The alarming rising success of the BNP aside, I'm intrigued that she has chosen the UK as her choice of country to escape to from Australia.  If she has the right to emigrate to the UK, then of course that's fine, assuming her criminal record and time in jail won't be an issue.  But for someone so opposed to a multicultural society, I have some doubts that the UK is the best choice.

Having said that, I'm not succeeding in suggesting an alternative country for her to consider.  Partly because I can't think of any country that has a population of entirely white Australians, and also because I can't think of any country that I think deserves to be inflicted with her.  China is a largely homogeneous society, but the problem with China for Pauline Hansen is that there are too many Chinese people living there.  India, too, is largely homogeneous, but she may have some trouble acclimatising there, as well.  Zimbabwe has embraced policies that she may be proud of, but in the wrong order.

Pauline, perhaps, in time, you will realise that Oxley, Oueensland, is the ideal place for you, but, while I have nothing against the UK (in fact, I feel a little sorry for the UK right now), I do hope that you are happier in another country and that you stay there.  Don't let the door hit you on the way out.

UPDATE: I am contemplating adding "psychic" to my CV.....

Sunday, February 14, 2010

Top Ten Rock Albums as decided by...... The Vatican

Apologies, but I am unable to find the order just yet:

Michael Jackson: "Thriller"
Pink Floyd: "Dark Side of the Moon"
The Beatles: "Revolver"
Paul Simon: "Graceland"
Carlos Santana: "Supernatural"
David Crosby: "If I Could Only Remember My Name"
Fleetwood Mac: "Rumours"
Donald Fagan: "Nightfly"
U2: "Achtung Baby"
Oasis: "What's The Story Morning Glory"

I clearly need to upgrade my collection.

Another lesson in perspective

Blogger PM of NZ has drawn attention to interesting articles in today's NZ Herald (perhaps I found them interesting given my personal circumstances at the moment).

All very sad stories about marriages destroyed because of infidelity, and the war that has ensued over assets, with children caught up in all the animosity.

But one comment stands out.  A lawyer, Geoff Harrison, has said financial pressures had hit the marriages of the wealthy.

No problem with that comment, except why restrict the pressures to the wealthy here?

But then, with his two feet firmly in his mouth, he unfortunately tried to also stuff his knees in by continuing (my bold and italic):
Often they end because the relationship has gone financially bust."
For some, the loss of wealth was "not unlike when there has been a death of a child".
How utterly offensive and disgusting.  Yes, a marriage breakup, and the financial pressures that inevitably arise, are stressful.  Extremely stressful.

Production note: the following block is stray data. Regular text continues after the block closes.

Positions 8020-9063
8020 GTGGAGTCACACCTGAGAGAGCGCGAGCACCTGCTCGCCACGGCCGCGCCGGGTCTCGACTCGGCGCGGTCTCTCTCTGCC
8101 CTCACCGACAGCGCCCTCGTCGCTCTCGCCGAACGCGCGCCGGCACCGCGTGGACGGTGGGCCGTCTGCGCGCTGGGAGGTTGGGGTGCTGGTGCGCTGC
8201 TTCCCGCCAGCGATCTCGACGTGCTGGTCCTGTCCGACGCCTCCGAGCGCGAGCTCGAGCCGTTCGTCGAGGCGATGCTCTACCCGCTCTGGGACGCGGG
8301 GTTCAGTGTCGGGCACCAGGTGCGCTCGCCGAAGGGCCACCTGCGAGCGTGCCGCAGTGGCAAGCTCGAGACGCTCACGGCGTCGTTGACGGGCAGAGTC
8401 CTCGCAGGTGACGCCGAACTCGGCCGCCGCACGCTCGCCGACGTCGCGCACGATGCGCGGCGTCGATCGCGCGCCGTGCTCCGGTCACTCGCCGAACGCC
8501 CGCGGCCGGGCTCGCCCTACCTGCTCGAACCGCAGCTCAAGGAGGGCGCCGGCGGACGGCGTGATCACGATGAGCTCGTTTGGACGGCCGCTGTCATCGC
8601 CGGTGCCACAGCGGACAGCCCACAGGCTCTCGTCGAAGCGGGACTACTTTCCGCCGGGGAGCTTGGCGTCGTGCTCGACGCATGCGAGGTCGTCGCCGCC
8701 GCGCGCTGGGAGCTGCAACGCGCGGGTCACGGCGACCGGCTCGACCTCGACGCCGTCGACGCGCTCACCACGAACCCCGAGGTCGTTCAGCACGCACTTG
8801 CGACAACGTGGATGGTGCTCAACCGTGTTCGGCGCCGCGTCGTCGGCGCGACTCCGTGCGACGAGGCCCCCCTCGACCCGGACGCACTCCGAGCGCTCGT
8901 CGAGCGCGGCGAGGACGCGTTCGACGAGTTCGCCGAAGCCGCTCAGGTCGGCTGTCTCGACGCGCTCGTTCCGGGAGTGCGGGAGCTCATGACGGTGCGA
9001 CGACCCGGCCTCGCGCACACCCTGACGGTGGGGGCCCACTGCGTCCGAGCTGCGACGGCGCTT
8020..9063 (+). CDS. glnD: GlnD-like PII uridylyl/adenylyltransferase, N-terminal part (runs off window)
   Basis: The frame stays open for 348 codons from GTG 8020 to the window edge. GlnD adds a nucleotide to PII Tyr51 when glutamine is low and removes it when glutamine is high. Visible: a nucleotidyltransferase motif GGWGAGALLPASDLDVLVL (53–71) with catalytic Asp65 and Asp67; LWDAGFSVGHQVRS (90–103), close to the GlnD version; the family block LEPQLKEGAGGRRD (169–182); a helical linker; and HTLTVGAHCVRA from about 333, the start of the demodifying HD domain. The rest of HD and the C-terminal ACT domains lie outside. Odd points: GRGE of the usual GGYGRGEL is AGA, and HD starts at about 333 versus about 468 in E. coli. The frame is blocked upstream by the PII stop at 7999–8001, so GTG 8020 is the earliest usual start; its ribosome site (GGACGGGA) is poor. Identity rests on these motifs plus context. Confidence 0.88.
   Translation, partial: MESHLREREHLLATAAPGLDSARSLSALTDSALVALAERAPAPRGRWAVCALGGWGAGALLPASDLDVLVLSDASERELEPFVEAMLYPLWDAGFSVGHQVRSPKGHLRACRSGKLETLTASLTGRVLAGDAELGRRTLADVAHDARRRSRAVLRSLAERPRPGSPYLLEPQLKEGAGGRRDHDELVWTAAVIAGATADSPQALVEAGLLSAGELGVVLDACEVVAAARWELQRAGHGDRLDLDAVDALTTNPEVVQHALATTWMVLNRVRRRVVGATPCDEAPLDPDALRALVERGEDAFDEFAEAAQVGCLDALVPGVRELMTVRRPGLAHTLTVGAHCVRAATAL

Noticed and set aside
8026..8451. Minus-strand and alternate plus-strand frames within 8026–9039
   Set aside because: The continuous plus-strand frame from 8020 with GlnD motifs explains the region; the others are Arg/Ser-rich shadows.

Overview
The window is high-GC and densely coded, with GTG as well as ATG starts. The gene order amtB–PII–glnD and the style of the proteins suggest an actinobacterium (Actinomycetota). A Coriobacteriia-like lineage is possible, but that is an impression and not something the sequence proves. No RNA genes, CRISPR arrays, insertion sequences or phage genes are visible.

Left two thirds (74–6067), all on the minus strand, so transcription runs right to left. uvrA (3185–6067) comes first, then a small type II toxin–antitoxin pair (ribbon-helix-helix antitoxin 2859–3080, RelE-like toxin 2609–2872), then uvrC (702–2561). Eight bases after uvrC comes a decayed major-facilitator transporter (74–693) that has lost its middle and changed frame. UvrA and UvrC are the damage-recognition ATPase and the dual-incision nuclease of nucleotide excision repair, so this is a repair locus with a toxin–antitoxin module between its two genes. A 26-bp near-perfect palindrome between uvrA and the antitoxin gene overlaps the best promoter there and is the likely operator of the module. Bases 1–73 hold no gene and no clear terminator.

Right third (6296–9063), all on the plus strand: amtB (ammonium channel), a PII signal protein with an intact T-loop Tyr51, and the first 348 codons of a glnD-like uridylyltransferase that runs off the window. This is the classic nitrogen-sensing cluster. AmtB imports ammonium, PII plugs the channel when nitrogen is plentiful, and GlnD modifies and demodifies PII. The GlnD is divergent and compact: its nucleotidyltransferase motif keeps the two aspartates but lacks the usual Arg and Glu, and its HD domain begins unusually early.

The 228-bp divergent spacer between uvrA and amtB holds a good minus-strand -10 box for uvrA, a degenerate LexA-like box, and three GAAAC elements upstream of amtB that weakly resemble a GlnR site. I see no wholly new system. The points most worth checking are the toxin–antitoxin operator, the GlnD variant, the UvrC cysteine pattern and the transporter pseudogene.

But nothing - NOTHING - can ever be as horrendous as losing a child.

Unless he can prove convincingly that his comment was taken out of context, and at this moment I am struggling to see how such a statement could be taken out of context, I won't be hiring that insensitive, thoughtless, callous lawyer in a hurry.  To put material hardship ahead of the value of the life of a child suggests he is unsuited to a career in family law.

Saturday, February 13, 2010


Driven to boredom by the big news networks (CNN and BBC), I have lately resorted to watching Sky News.  This is not because Sky News is an improvement, but rather because it was the only one left that didn't annoy me with its either screaming-aint-news-sexy CNN-style delivery or mumbling-half-asleep BBC-style delivery.  And I can't work out what the NZ newsreaders (sorry, "journalists") are trying to say.

But, alas, my patience has been pushed to the point where, as of today, all my news will be from the print media (although this, too, is trying my patience - a blog is likely to follow in time), and fellow bloggers who have a higher tolerance level than me.

My first warning to Sky News came when I stopped watching the sports news on the basis that the accents of the sports news readers was uncultured and grating.  They all come across as brash, cocky, arrogant and, in urgent need of elocution lessons.

My second warning came after I started noticing glaring spelling errors in the pop up info, and in the annoying little news ticker tape thingy at the bottom of the screen that keeps distracting my attention.  Initially, my good nature gave them the benefit of the doubt and I simply assumed it was fast-typing errors (but a spell check doesn't take long).  Sadly, I was misled.  The errors were, in fact, due to a lack of literacy.  Noticeable frequent errors include (correct spelling in parentheses in case anyone from Sky News is reading this): creul (cruel), Indain (Indian), Minster (Minister), alot (a lot), thankyou (thank you), occassion (occasion), liquify (liquefy), wierd (weird), and, the final straw for me, Feburary (February).